English National Opera singers to be balloted over strike
Equity is to ballot the English National Opera's chorus over strike action in a row over job and pay cuts.
The union said 44 singers were facing a 25% pay cut and the loss of four jobs, and warned cuts could push the renowned company into "terminal decline".
In April last year, the ENO announced it was cutting ticket prices in an attempt to secure its financial future.
Chief executive Cressida Pollock said: "We are committed to preserving a permanent chorus at ENO."
In a blog post responding to an online petition to minimalise cuts, she wrote: "We have some difficult decisions to make over coming weeks as we seek to find ways to remodel our business so that we can weather a £5m cut from our core Arts Council grant."
Pollock said the company was "working towards a solution with the ENO chorus which would see them maintained as a permanent ensemble but with a greater degree of flexibility in their contracts".
The choristers attended a news conference in London on Monday announcing the ballot, and performed a song from The Pirates Of Penzance.
On top of the cuts to pay and posts, Equity said managers were also planning to increase hours, remove payment for Sunday working and stop overtime pay.
The union said it feared bigger pay cuts if the proposals go ahead.
In February last year, the Arts Council dropped ENO from its national portfolio of organisations for 2015-18.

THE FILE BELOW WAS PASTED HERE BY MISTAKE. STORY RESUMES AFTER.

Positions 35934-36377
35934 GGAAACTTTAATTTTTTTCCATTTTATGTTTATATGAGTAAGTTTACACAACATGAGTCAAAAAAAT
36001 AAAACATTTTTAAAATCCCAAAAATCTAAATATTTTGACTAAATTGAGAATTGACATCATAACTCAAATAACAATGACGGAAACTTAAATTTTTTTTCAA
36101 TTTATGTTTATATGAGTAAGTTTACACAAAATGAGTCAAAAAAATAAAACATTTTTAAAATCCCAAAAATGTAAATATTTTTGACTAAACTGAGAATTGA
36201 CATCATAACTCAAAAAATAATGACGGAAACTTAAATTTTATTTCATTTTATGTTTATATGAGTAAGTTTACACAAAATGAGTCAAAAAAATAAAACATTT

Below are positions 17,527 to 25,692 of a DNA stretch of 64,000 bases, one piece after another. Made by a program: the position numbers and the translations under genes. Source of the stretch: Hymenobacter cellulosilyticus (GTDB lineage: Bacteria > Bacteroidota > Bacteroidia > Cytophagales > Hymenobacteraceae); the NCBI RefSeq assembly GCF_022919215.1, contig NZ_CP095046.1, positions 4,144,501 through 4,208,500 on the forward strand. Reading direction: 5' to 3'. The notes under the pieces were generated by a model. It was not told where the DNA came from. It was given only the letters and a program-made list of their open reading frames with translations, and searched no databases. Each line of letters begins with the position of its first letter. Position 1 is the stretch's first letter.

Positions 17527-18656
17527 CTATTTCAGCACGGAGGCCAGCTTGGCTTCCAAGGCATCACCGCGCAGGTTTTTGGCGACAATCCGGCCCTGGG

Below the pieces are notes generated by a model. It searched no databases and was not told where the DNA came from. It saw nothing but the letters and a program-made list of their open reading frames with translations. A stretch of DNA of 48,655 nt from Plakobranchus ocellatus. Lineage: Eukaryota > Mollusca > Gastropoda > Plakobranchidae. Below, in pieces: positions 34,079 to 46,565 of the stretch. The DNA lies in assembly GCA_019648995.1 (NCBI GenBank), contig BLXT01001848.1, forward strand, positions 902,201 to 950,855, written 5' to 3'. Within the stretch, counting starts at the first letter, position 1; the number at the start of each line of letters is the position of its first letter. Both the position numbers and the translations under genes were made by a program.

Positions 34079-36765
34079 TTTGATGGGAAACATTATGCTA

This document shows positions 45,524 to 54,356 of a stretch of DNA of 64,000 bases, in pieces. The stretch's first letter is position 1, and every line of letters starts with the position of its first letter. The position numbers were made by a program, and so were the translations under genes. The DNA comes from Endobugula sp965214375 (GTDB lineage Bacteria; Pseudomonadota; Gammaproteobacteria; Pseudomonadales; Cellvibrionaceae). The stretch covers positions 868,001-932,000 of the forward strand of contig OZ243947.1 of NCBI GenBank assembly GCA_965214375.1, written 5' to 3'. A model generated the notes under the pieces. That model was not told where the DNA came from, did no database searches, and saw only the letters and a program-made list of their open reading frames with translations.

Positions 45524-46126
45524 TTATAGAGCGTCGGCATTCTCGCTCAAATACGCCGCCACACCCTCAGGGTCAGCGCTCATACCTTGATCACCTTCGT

Pollock said: "For a few years, we will need to reduce our main stage season at the Coliseum, producing more work in and outside of London. This is a temporary measure and by 2020, we envisage producing 10 large-scale productions on the main stage at the Coliseum and a further 6 around London or outside, including a full repertoire.
Equity's ballot will be over potential strikes and is not the first time performers and backstage staff at the company have threatened industrial action.
In 2006, staff suspended plans for a strike after a new pay deal was reached which saw a boost to staff pension contributions.
While, in 2003, the chorus went on strike, forcing the cancellation of Berlioz's The Trojans - The Capture Of Troy, at their home in London's Coliseum.
Equity's Stephen Spence warned against "cultural vandalism," caused by the latest round of cuts, adding: "We are attempting to retain the artistic integrity of the ENO."
Equity said the choristers are currently paid £32,900 annually, and would find it difficult to continue living in London if they lost a quarter of their salary.